Cardiff Hospital Admits Maternity Delays Led To Death Of Baby

Devastated Couple Say Baby Was Their Last Chance To Have A Family


A Cardiff woman has received an undisclosed substantial six figure payout, after her baby son died as a result of critical delays during his birth. Despite being flagged by the hospital as a high risk pregnancy in need of special care, midwives at the University Hospital of Wales failed to spot that Johanne Rees’ unborn baby was in distress, whilst a doctor even claimed that she was not in labour at all, but simply needed the toilet.

Cardiff & Vale NHS Trust has finally admitted liability for the errors. However, Ms Rees, from Penarth, and her partner Krishna Govekar say their lives have been completely devastated by the death of their son, Arun, who they believe was their last chance of having a child.

Their solicitor, Guy Forster, a medical negligence expert with national law firm, Irwin Mitchell, is concerned that the Trust initially refused to admit any wrongdoing. It was only as a result of legal action that the Trust finally admitted errors had been made and Mr Forster is now calling for the hospital to prove that it has learnt from its mistakes.

In the early hours of November 19th 2005 at 32 weeks’ pregnancy, Johanne Rees was admitted to UHW’s maternity unit with severe abdominal pains. Johanne, who was then aged 44, had been under the special care of the hospital’s Fetal Medicine Unit for the duration of her pregnancy due to the fact her waters had broken early at 18 weeks.

However, for more than two hours, midwives failed to properly monitor Johanne’s labour and did not spot that CTG heart readings were clearly showing that her baby was in distress.

Johanne says: “I just couldn’t understand why they weren’t doing anything to help me and my baby. At my last antenatal visit I was told my baby was breech and I would need a caesarean section. It was a ‘no brainer’ – I knew my baby needed to be delivered urgently.

“I was screaming in agony and begging the midwives to get my baby out but they just left me.  I couldn’t believe it when a doctor arrived and said I wasn’t ready to deliver but had probably eaten something that had disagreed with me and to try going to the toilet instead!”

It was only after Johanne was reviewed by a second doctor an hour and a half later that the decision was taken to perform an emergency caesarean. Baby Arun Rees Govekar was born at 03.42 on 19th November 2005 and was immediately rushed to the Special Care Baby Unit. 

Krishna, who had flown back from his home in Goa to be by his partner’s side as soon as he learned that Johanne had given birth, arrived at the hospital to be told the devastating news that Arun was effectively brain dead and that only a life support machine was keeping him alive.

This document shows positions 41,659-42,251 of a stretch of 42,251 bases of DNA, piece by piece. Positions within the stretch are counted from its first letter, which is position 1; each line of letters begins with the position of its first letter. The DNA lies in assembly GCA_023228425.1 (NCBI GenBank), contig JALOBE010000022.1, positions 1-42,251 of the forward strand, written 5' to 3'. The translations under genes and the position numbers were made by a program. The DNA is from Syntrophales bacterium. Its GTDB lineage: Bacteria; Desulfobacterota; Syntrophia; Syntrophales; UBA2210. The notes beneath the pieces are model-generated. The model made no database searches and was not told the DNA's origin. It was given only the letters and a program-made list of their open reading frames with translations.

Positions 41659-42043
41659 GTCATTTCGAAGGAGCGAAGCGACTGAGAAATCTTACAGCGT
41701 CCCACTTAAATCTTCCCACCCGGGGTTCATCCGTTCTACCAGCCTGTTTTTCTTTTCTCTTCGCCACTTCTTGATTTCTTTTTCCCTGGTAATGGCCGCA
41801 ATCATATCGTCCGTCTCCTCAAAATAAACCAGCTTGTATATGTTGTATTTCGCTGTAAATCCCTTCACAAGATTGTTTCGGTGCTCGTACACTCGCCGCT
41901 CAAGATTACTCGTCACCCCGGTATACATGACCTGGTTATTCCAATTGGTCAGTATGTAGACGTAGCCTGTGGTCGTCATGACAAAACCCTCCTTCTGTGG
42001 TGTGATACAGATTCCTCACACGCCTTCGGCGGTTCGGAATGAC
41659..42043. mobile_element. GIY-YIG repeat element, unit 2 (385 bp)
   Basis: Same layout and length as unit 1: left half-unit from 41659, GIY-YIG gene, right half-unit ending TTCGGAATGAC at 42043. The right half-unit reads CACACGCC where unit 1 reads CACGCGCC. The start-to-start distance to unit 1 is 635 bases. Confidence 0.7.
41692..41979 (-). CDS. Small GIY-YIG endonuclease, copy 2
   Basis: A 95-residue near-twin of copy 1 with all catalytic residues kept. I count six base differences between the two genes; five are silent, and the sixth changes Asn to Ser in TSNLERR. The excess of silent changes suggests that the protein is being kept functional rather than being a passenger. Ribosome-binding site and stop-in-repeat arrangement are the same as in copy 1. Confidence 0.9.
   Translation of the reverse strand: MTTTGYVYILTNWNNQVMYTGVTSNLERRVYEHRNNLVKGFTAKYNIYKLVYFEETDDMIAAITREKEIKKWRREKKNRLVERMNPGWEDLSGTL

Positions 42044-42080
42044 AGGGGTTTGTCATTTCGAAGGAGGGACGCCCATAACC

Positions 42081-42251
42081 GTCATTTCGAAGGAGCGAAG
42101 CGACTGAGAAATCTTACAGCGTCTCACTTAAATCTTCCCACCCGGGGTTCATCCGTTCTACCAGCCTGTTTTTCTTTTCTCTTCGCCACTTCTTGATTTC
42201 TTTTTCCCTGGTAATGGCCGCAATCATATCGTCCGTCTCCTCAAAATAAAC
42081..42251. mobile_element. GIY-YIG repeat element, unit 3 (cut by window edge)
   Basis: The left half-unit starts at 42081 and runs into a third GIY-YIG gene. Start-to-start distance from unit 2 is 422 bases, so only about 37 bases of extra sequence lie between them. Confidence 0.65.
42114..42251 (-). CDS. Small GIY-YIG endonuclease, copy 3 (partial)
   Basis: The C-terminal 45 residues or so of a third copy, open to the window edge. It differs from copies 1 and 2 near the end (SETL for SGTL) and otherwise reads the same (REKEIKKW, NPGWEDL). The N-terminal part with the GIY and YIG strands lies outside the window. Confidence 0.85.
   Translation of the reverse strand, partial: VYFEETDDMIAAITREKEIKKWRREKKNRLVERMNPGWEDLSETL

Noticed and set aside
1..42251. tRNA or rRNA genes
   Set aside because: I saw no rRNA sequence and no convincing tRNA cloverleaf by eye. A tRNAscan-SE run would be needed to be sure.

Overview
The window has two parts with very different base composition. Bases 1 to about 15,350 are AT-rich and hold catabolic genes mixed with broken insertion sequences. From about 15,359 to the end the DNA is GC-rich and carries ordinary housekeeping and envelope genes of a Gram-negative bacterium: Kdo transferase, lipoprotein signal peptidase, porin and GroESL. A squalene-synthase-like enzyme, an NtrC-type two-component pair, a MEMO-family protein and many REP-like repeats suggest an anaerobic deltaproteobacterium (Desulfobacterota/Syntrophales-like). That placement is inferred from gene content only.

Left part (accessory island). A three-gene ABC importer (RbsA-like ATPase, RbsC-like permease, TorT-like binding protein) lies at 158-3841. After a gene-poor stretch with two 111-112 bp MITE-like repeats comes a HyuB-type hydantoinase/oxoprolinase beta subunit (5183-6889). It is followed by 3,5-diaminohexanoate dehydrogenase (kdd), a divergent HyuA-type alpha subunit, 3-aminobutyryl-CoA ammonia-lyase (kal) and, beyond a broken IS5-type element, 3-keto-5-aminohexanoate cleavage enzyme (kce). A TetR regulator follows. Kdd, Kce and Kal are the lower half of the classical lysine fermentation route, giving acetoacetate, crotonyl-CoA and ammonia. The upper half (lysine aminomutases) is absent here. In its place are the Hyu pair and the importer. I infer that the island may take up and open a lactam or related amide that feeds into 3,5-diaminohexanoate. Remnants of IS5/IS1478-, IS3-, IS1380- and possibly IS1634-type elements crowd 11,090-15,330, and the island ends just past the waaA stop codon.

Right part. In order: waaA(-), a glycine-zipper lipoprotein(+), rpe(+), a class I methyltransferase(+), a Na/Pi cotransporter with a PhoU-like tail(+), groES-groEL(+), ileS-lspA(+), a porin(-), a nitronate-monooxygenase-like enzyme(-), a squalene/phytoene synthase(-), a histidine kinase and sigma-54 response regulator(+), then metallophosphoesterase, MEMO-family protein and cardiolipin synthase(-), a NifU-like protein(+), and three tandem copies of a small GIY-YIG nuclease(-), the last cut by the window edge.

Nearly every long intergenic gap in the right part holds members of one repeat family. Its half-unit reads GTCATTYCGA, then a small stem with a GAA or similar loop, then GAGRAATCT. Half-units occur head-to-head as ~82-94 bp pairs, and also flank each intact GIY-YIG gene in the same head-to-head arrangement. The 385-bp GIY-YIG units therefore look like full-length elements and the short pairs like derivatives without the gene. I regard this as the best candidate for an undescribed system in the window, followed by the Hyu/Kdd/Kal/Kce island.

The couple made the heartbreaking decision to switch off ten day old baby Arun’s life support on 29th November 2005.

Johanne, now 48, a property developer, had met restaurant owner, Krishna (40) after a holiday romance in Goa in 1998. She said: “Arun was a precious, much wanted baby. Krishna and I both desperately wanted to start a family together and the plan had always been for me to move out to Goa so that we could be married.

“After the upset of an earlier miscarriage, we were both so thrilled when I became pregnant again. Losing Arun has completely devastated us both and it’s difficult to come to terms with his loss even now.”

Guy Forster, a medical negligence expert with Irwin Mitchell Solicitors who represented the couple, explained: “Although baby Arun was premature he was well developed and experts have confirmed that in all likelihood he would have survived had the staff taken appropriate action.
“When a baby becomes distressed during labour, every minute is vital and any delay can be potentially fatal. Sadly, the obstetric staff took more than two hours to decide that a caesarean section was needed and by the time baby Arun was born he had been starved of oxygen and had suffered irreversible brain damage.

“Immediately following the tragedy, Johanne made a complaint to the Trust but they failed to acknowledge that her labour had not been properly managed. The Coroner initially decided that an inquest was unnecessary but, after we persuaded the Coroner to overturn this decision, the Trust gave evidence insisting all care was appropriate. 

“It is only as a result of taking legal action that the Trust has finally admitted that Arun should have been delivered earlier and that, had that occurred, he would have survived. Johanne and Krishna have received no apology for a tragedy which was totally avoidable and this is something we are now demanding from the Trust. We have also had no reassurance that hospital procedures have changed or that the staff concerned have been retrained. For Johanne and Krishna this case has never been about the money but about ensuring that lessons have been learned, as they do not want any other couple to go through the tragedy they have experienced.”

Johanne added: “The last four years have been a relentless battle to gain answers. Arun’s death has taken its toll on us both. It has affected our health, our ability to work and at times it threatened to break up our relationship completely.

“We can only hope that we can now move forward with our lives.  We are planning to get married next month, here in Wales, before moving back to Goa to start a new life together.”